All hands on deck. 2021 will be the year of the Site Editor.
Anne McCarthy announced the official start of the Full-Site Editing (FSE) Outreach Program last Friday on the Make Core blog. The program is primarily geared toward end-users. With few channels for average users to communicate with the development team, this offers an opportunity for them to provide direct feedback.
This announcement comes on the heels of Matias Ventura’s full overview of the FSE project. In the post, he laid out where specific FSE features currently stand and what needs to happen to bring the project to fruition.
The FSE Outreach Program was expected to begin earlier in the year. Josepha Haden announced it on May 1. However, there was no movement for most of 2020. An early version of FSE was also expected to land in WordPress 5.6, but that was too lofty of a goal for a feature that will essentially change everything about front-end development on the platform.
The official launch of the program should coincide with the release of Gutenberg 9.6, which is expected to ship within the next week. The program will focus on specific features and flows related to full-site editing. According to the program FAQs, participants could be asked to volunteer for up to three hours per week. However, it will also be flexible enough for anyone to participate, regardless of their available hours.
The program is also starting small, limiting feedback to more common user experiences. It is still experimental at this stage. Easing participants into such a testing program seems like a smart approach.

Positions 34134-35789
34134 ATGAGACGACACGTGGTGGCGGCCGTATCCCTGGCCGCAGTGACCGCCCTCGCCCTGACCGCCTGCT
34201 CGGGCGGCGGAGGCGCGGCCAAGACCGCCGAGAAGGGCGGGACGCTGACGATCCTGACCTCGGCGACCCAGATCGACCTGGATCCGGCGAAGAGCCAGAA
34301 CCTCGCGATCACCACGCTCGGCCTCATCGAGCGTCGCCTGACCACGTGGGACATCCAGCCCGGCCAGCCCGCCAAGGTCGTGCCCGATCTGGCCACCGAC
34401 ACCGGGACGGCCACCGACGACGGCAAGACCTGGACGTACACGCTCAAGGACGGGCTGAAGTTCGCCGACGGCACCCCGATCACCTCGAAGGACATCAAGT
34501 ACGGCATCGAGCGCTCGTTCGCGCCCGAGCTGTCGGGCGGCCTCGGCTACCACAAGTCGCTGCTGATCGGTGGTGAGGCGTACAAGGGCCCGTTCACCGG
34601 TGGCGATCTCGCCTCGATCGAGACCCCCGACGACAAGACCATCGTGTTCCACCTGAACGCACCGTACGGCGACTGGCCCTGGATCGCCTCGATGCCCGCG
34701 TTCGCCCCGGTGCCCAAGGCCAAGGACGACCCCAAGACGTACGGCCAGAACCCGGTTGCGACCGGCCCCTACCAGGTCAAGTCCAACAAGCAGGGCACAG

Right now, the Site Editor can sometimes be a painful user experience. While it is already possible to put together some interesting layouts, at least as a labor of love, there are many missing pieces. Workflows are odd. Expected features for a design tool are nowhere to be found. Someone might look at it today and think there is no way it could be a viable core feature next year, but the development team continues to polish the experience with each Gutenberg update. The Site Editor is not production-ready yet, but it is time to get serious about testing and feedback.
Those interested in volunteering for the program should have a WordPress Slack account and join the #fse-outreach-experiment channel. McCarthy said she will also post an update on the Make Test blog with further details for participants once Gutenberg 9.6 is released.
The First Focus Area
The first feature up for discussion is a new template editing mode inside the post editor. It adds a new “Template” option in the post-editing sidebar that will allow users to jump between editing their post and editing the template that outputs that post. It is a marriage of the post and site editors. Underneath, both are run by the block system, so there is little difference in the experiences.
Potential template editing option in the post editor.
Long-term, it makes sense that users should be able to switch seamlessly between both editors. I worry that we may be jumping the gun a bit on this feature since the Site Editor is still at a rough beta stage. However, it does not hurt to get some early feedback on what the workflow should look like.
“Please keep in mind that this is the program’s first iteration,” wrote McCarthy in the post. “We’re starting with this first item and expecting the outcome to be a comprehensive list of issues that the Gutenberg team can work on as capacity allows.”